Punjab Chief Minister Amarinder Singh today dismissed SAD chief Sukhbir Singh Badal's call to de-politicise the fight against drug abuse in the state as a "political gimmick", even as the government machinery continued to figure out its appropriate response to the curb the menace.
Singh said Badal's call to fight the problem unitedly was an attempt to divert public attention from his alleged failure in controlling the drug problem during his 10-year rule.
On Monday, Badal had urged all Punjabis to rise above political affiliations for a comprehensive war against the "common enemy". But he had also accused the Congress government of failing to eradicate the menace from the state.
The issue has gained political traction after several people reportedly died in the state last month due to drug abuse. According to media reports, two people died in Punjab's Faridpur and Amritsar districts due to drug abuse.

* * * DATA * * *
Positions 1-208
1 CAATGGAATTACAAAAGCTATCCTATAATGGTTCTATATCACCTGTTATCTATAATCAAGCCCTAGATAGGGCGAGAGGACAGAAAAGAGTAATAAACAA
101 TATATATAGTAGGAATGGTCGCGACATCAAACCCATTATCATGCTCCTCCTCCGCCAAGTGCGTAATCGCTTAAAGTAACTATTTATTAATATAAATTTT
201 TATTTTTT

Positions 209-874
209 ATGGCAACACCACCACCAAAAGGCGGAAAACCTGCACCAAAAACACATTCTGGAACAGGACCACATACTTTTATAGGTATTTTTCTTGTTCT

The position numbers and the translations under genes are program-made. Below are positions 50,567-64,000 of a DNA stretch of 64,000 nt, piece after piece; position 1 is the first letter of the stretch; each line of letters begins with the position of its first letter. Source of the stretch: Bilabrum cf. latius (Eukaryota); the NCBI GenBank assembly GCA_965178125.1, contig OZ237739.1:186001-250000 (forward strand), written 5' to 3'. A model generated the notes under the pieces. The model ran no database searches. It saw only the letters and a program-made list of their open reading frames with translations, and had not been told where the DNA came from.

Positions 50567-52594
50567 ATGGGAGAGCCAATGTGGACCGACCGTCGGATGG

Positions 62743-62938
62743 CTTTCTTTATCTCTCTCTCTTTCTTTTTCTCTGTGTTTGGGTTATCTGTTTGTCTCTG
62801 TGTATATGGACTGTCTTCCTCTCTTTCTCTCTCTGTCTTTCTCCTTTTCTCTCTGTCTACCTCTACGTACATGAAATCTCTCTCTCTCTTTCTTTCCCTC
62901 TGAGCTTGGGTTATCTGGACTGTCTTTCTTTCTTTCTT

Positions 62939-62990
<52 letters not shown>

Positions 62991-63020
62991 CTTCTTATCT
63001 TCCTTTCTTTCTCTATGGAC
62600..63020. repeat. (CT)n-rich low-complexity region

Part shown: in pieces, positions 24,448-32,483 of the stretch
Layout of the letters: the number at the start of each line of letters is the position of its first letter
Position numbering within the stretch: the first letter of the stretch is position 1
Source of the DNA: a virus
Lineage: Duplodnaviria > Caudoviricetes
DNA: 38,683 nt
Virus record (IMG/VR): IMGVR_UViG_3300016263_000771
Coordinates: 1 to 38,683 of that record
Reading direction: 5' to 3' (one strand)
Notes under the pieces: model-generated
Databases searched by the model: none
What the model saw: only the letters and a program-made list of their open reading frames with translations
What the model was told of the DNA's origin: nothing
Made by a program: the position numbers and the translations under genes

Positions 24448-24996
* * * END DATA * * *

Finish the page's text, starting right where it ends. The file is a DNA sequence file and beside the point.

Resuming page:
The Akal Takht Jathedar last week urged the Punjab government to take immediate measures to curb the menace.
The Punjab chief minister has said he was willing to take dope test after demands from opposition parties and from within the Congress, that politicians should be made to undergo the tests as had been mandated for government employees.
Criticising Badal for what he said was his desperate attempt to take a moral high ground on the issue, Singh said the opposition leader was now talking to fight it together.
Singh instead cited the improved fiscal health of Punjab and the his government's success in eliminating top gangsters.
"We have been able to stabilise the law and order situation and put an effective check on the sacrilege cases that were widespread during your (Badal's) mis-governance. And we have done all this without your advice or help, Sukhbir Badal," the chief minister said in a statement.
He said he would prefer to fight the menace alone and not take help of the Akalis and the Aam Aadmi Party, citing the "precedent" set by the parties in the assembly. "You cannot fool the people of Punjab with your fabrications any longer."
Later a government official said they are taking a three-pronged strategy based on enforcement, de-addiction and prevention to tackle the problem.
(This story has not been edited by Business Standard staff and is auto-generated from a syndicated feed.)